School bond elections in South Dakota would have to be conducted in June or November if pending legislation becomes law.
The bill’s sponsor, Rep. Tim Goodwin, R-Rapid City, said the bill is motivated by the timing of Rapid City’s recent school bond election.
The election on Rapid City’s proposed $190 million bond issue was Tuesday. About a foot of snow fell on the city Monday night and Tuesday morning.
The measure fell just short of the required 60 percent for approval, but Goodwin said opponents are still suspicious about the school board's decision to schedule the election in February.
“There’s a lot of people who think because of this time of year, February 25th, that it could be a form of voter suppression,” Goodwin testified to a legislative committee in Pierre. “If you think about it, our snowbirds have already went south, and you never know what the weather's going to be like in February. I mean, we do know February could be a nasty month.”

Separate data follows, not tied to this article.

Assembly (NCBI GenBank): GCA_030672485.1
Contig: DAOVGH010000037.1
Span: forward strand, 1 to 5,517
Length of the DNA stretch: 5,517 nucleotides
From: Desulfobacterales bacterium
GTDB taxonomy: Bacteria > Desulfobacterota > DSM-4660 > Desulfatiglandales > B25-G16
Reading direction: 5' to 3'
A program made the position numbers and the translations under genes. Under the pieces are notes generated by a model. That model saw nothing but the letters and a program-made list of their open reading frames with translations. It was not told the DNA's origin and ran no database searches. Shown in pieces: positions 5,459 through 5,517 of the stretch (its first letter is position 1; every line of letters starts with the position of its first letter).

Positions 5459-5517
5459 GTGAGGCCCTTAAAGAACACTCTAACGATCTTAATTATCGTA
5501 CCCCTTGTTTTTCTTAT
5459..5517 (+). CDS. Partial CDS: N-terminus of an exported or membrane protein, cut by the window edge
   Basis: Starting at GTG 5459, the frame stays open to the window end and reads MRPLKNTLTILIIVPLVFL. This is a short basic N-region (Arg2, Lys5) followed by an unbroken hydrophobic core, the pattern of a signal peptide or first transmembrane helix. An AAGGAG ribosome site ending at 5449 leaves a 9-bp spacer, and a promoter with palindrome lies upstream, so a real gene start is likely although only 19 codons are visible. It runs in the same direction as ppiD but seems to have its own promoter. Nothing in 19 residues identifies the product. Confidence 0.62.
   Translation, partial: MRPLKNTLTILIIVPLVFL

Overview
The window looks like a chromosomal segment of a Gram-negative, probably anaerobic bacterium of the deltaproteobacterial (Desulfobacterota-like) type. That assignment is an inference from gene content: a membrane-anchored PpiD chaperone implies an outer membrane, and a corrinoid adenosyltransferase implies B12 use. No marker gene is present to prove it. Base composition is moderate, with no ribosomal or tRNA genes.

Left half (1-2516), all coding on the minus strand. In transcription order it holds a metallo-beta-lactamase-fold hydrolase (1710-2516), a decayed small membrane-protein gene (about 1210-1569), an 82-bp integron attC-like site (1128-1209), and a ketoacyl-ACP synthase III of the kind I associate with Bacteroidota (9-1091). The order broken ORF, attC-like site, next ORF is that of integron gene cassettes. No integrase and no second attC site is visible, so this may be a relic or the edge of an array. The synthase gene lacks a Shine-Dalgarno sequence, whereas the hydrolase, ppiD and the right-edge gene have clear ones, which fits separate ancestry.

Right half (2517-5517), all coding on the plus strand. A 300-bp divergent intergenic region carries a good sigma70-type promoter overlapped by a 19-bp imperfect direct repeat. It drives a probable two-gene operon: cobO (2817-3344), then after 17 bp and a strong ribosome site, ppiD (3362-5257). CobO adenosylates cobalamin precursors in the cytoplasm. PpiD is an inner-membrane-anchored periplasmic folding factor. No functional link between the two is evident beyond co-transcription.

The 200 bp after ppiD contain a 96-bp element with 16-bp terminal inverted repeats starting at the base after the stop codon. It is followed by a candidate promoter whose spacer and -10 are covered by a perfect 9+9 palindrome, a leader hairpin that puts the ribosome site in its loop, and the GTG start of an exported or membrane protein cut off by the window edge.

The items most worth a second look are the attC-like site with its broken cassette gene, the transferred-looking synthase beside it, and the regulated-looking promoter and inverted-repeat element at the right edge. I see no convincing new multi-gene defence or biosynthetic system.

Goodwin’s bill requires traditional Tuesday election dates in June or November for future school bond elections.
Several people and groups testified against the bill during its committee hearing Monday. One opponent was Wade Pogany, executive director of the Associated School Boards of South Dakota. He said there is important logic behind the scheduling of bond elections.
“We don’t intentionally run them in February so that people can’t come to the polls. That is not true,” Pogany said. “We run them based on the timing of the bonds and when the school boards need those monies, when those come into effect, when the taxing happens on those bonds – that's all based on the timing of the actual event itself.”
The bill passed the House of Representatives 38-27 on Thursday and is on its way to the Senate.